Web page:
"They want to contribute to the communities in which they live
and they don't want needless barriers to employment, travel,
adoption or insurance to impede their lives."

The Office of the First Minister and Deputy First Minister said
the guidance would be reviewed in 18 months.

The guidance is the product of extensive work between government
departments, representatives of the Confederation of British
Industry in Northern Ireland, the Irish Congress of Trades Unions
and ex-prisoner groups.

Story from BBC NEWS:
Published: 2007/05/04 17:16:53 GMT


DUP Gay Grant Row Escalates

[Published: Friday 4, May 2007 - 10:31]
By David Gordon and Lesley-Anne Henry

The DUP gay grant aid controversy escalated today, as details
emerged of a major funding package from Ian Paisley's new
department for gay, lesbian, bisexual and transgender groups.

The Belfast Telegraph has learned that the Office of the First
Minister and Deputy First Minister is committed to allocating
œ180,000 over a 12-month period to promote equality for the gay

The Stormont department will be headed from next week by Mr
Paisley, who once led a 'Save Ulster from Sodomy' campaign in a
bid to keep gay sex illegal in the province.

It was revealed this week that another DUP ministry, Culture,
Arts and Leisure, is funding an increased grant for this year's
Belfast Gay Pride Festival.

In a further sign today of unrest within the party's religious
heartland, a fiercely-worded attack on gay funding has been
issued by Free Presbyterian minister the Rev Ivan Foster.

Writing for his website, the controversial clergyman challenged
fellow church member Edwin Poots to "resign as minister-elect and
so refuse to be part of any betrayal of the gospel of Christ".

Mr Foster, a diehard opponent of the DUP-Sinn Fein power-sharing
deal, said the use of public funds to "promote and celebrate" an
" abomination before God" was "shameful".

He also stated: "Mr Poots cannot serve God and the world. He
cannot please God and the iniquitous sodomite lobby or, indeed,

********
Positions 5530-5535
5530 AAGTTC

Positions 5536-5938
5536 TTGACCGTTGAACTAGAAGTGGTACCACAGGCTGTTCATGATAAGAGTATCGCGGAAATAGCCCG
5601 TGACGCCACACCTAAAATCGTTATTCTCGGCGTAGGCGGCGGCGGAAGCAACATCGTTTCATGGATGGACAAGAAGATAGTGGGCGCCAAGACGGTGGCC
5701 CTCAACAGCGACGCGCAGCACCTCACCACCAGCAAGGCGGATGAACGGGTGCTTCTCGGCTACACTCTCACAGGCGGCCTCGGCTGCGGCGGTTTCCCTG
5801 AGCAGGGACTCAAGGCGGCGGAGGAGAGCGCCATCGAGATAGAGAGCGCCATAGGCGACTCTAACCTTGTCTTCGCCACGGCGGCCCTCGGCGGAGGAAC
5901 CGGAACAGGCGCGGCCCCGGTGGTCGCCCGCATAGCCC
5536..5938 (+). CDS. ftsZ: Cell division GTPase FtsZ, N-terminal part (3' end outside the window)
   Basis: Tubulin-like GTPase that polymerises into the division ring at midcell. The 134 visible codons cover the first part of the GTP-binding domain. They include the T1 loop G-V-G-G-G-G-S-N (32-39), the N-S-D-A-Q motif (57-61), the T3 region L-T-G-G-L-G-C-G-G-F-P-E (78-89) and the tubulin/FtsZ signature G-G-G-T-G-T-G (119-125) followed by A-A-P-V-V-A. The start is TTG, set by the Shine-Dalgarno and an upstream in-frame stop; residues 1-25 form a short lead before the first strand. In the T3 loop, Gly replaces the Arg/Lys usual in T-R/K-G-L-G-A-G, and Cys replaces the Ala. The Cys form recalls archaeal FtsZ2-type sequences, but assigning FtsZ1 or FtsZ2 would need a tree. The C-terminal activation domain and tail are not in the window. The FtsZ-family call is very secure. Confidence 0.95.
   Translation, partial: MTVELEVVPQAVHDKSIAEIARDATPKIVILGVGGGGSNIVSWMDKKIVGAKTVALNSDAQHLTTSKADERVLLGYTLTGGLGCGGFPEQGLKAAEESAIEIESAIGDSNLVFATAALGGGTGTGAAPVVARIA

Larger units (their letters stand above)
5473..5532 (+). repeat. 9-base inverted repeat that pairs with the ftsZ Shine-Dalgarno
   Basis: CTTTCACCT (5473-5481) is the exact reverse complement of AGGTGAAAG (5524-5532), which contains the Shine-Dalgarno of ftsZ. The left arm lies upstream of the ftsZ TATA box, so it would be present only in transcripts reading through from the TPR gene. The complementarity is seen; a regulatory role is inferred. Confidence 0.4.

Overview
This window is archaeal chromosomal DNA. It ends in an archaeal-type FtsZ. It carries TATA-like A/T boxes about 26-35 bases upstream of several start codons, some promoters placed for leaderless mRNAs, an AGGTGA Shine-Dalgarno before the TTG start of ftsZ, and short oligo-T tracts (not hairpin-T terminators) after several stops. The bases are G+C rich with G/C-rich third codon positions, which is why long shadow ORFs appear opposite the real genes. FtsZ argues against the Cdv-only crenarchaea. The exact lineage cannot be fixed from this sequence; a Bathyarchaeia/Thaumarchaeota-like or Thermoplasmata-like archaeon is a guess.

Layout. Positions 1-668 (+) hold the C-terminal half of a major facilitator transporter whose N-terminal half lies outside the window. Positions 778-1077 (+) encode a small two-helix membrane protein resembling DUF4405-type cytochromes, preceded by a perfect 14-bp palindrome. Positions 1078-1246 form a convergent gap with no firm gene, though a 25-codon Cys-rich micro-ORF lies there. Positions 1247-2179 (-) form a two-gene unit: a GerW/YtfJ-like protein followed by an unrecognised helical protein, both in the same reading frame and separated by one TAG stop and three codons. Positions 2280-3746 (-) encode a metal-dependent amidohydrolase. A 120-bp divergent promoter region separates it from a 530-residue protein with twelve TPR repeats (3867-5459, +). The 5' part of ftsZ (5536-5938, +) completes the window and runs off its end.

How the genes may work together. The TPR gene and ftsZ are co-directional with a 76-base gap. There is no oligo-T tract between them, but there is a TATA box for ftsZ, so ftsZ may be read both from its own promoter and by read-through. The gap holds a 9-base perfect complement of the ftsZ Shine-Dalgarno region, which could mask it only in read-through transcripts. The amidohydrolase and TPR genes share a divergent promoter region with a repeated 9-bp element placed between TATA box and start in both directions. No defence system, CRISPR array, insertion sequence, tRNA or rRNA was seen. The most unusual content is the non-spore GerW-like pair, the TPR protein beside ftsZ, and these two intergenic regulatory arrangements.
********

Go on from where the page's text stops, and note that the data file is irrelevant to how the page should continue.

his Sinn Fein/IRA partners.

"If he acquiesces to this demand, then he is throwing his lot in
with the enemies of God and will be contravening the standards of
God's Word for a Christian."

Mr Poots indicated this week that he would not be intervening on
the Gay Pride funding.

He also pointed out that he will be obliged to comply with
equality legislation as Minister.

On Mr Foster's latest attack, he said: "I haven't taken up the
position so I haven't awarded anything. That decision has already
been taken and it's not the minister who makes it anyway, but
nonetheless I have no comment to make at this point."

Mr Foster's outspoken website article was posted last night,
before news of the grant support from the Office of the First
Minister and Deputy First Minister.

The œ180,000 funding involves the department working with gay,
lesbian, bisexual and transgender groups in the province.

A spokesman for OFMDFM said: "The funding is to enable the
Coalition on Sexual Orientation to build the capacity and
infrastructure of the sector to promote equality, improve
community relations and the social inclusion of
lesbian/gay/bisexual people."

Andi Clarke, Gay Pride organiser and publisher of Ulster's only
gay magazine 'Icon', said no one should be surprised that LGBT
groups receive funding.

"We have received œ250,000 from departments which will be under
DUP control from next Tuesday," he said.

He also invited Mr Foster to attend a talk to hear how the money
will be spent.